You keep on keeping on, as they say, not because the church is perfect. Listen, if you haven’t figured that out yet let me emphasize again: the church is not perfect. The church will continue to be full of people who are far from perfect. You stay on the journey NOT because the church or its leaders are perfect and never make mistakes. Your faith and your participation in a life and journey of faith is not validated by the church to which you belong, but by the God who loves you and us despite all our failings.

If anything, what you are doing today is bearing witness to the need to keep on the journey. You are standing with the rest of us, calling for us to stay the course alongside you. By your witness today you are calling the rest of us not to stop asking questions. Not to stop doubting from time to time. Not to stop saying once in while, “Hey, wait a minute. I’m not sure I believe that. What’s that all about?” Not to stop looking up and asking for help from time to time. Not to give up, on the journey.

Your window of faith will last intact a lot longer when there continues to be ‘give’ around the frame of your beliefs.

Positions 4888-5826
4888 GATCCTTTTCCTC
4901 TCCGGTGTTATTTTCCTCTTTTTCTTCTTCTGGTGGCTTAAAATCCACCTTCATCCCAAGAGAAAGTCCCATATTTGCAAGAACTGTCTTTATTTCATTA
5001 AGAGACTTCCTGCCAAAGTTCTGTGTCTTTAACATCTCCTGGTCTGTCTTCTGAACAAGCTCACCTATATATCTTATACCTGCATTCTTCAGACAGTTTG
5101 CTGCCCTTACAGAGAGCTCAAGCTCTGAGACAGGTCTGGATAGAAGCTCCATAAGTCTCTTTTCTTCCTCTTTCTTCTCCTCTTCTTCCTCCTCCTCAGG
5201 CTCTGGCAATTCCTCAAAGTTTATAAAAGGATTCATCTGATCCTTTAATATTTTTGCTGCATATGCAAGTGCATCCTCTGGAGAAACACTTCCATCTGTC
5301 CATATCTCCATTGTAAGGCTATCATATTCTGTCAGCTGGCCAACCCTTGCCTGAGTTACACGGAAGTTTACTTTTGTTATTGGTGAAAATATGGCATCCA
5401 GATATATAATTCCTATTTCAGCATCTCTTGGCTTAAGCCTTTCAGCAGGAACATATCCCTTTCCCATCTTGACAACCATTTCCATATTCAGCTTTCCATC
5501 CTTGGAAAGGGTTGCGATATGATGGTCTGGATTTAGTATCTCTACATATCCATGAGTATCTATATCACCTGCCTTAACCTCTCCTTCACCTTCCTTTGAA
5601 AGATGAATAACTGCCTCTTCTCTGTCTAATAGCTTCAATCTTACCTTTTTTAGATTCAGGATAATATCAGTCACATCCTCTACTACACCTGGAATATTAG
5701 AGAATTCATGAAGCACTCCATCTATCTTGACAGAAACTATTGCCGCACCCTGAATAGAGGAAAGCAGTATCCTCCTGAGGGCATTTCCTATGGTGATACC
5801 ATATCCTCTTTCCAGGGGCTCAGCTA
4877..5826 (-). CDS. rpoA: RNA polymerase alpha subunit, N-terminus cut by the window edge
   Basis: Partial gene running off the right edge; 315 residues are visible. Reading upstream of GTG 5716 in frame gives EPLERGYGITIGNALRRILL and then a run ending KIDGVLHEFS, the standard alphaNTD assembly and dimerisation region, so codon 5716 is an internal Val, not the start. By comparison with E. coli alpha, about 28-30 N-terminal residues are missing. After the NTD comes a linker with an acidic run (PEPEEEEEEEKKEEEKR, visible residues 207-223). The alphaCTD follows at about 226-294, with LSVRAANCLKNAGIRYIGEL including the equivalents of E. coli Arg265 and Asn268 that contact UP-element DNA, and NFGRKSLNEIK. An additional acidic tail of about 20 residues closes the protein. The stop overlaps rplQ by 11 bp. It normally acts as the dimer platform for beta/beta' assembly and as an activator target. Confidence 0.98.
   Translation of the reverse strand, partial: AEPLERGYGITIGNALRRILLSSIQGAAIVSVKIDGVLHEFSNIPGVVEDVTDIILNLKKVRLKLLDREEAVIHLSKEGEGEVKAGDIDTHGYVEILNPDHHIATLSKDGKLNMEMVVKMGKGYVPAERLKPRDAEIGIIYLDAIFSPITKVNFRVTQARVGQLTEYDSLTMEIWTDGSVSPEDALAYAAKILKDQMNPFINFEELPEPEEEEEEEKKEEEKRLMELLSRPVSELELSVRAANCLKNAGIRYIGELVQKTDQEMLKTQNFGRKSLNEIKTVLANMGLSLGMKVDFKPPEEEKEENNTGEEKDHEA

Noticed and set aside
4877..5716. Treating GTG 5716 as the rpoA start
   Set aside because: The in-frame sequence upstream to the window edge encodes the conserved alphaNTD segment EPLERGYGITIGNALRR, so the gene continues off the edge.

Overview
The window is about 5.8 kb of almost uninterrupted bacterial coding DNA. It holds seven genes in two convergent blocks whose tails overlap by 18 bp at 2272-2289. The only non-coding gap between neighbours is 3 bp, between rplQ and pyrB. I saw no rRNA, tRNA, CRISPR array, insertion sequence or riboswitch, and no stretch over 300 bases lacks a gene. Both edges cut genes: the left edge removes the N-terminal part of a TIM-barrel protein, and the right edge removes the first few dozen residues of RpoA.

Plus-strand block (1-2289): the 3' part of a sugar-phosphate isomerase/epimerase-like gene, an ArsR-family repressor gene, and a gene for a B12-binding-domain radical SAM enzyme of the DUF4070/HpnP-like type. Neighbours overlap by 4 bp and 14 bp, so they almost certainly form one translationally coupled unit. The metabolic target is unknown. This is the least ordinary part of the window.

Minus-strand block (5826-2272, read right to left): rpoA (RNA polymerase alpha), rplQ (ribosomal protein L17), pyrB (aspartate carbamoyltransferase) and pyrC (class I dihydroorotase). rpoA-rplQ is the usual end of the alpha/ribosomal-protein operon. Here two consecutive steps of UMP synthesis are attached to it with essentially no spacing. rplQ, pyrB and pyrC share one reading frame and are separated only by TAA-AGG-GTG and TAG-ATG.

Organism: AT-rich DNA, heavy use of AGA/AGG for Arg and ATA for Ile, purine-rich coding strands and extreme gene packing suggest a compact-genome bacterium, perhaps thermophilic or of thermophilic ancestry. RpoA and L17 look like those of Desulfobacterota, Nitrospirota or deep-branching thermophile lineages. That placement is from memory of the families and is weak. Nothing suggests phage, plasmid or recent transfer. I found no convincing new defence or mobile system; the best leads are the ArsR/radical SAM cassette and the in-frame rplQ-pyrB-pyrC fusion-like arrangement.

Jesus suggests to us that knowing all the answers and not making mistakes is not the point of the faithful life. Rather, it is the imperfect yet faithful following on the journey that makes all the difference.

Despite all that is wrong, God is still there.

We stay on the path not because it is easy. But for those moments of grace. We do this for those moments of joy where we notice the pinpricks of light across the dark canvas of our world.

Where forgiveness melts cold hearts.

Where mercy triumphs over condemnation.

Where love embraces the weary traveller.

Thank you, God.

 

[1]Alyce Mckenzie, No Easy Answers: Reflections on Matthew 6:24-34 (patheos.com, February 21, 2011)

[2]Richard Rohr, Daily Meditation,3 October 2018 (www.cac.org/Meditations@cac.org)